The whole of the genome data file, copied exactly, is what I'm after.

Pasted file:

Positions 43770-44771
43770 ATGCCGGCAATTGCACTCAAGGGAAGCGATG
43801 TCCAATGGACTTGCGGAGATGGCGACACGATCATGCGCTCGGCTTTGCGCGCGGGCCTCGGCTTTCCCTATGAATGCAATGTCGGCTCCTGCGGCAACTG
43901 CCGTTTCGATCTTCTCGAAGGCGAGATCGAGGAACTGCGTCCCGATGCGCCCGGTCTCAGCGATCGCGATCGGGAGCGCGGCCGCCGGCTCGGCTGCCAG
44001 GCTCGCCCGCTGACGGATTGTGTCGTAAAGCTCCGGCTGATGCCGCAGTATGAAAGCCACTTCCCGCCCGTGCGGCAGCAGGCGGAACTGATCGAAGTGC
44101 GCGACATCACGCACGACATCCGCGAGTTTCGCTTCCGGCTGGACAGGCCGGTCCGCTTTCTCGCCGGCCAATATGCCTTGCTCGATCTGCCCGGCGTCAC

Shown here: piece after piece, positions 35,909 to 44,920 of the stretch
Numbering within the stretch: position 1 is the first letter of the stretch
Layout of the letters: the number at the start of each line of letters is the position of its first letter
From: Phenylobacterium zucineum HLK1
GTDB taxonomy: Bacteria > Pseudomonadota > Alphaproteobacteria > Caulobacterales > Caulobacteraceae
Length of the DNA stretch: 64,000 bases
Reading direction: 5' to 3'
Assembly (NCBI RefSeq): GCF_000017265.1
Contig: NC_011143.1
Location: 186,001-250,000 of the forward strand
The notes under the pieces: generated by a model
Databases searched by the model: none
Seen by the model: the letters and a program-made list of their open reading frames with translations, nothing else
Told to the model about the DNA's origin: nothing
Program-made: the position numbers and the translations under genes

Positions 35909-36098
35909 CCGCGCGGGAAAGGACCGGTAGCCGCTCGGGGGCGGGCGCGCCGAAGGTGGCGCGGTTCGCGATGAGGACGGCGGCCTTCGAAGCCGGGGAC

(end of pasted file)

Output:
Positions 43770-44771
43770 ATGCCGGCAATTGCACTCAAGGGAAGCGATG
43801 TCCAATGGACTTGCGGAGATGGCGACACGATCATGCGCTCGGCTTTGCGCGCGGGCCTCGGCTTTCCCTATGAATGCAATGTCGGCTCCTGCGGCAACTG
43901 CCGTTTCGATCTTCTCGAAGGCGAGATCGAGGAACTGCGTCCCGATGCGCCCGGTCTCAGCGATCGCGATCGGGAGCGCGGCCGCCGGCTCGGCTGCCAG
44001 GCTCGCCCGCTGACGGATTGTGTCGTAAAGCTCCGGCTGATGCCGCAGTATGAAAGCCACTTCCCGCCCGTGCGGCAGCAGGCGGAACTGATCGAAGTGC
44101 GCGACATCACGCACGACATCCGCGAGTTTCGCTTCCGGCTGGACAGGCCGGTCCGCTTTCTCGCCGGCCAATATGCCTTGCTCGATCTGCCCGGCGTCAC

Shown here: piece after piece, positions 35,909 to 44,920 of the stretch
Numbering within the stretch: position 1 is the first letter of the stretch
Layout of the letters: the number at the start of each line of letters is the position of its first letter
From: Phenylobacterium zucineum HLK1
GTDB taxonomy: Bacteria > Pseudomonadota > Alphaproteobacteria > Caulobacterales > Caulobacteraceae
Length of the DNA stretch: 64,000 bases
Reading direction: 5' to 3'
Assembly (NCBI RefSeq): GCF_000017265.1
Contig: NC_011143.1
Location: 186,001-250,000 of the forward strand
The notes under the pieces: generated by a model
Databases searched by the model: none
Seen by the model: the letters and a program-made list of their open reading frames with translations, nothing else
Told to the model about the DNA's origin: nothing
Program-made: the position numbers and the translations under genes

Positions 35909-36098
35909 CCGCGCGGGAAAGGACCGGTAGCCGCTCGGGGGCGGGCGCGCCGAAGGTGGCGCGGTTCGCGATGAGGACGGCGGCCTTCGAAGCCGGGGAC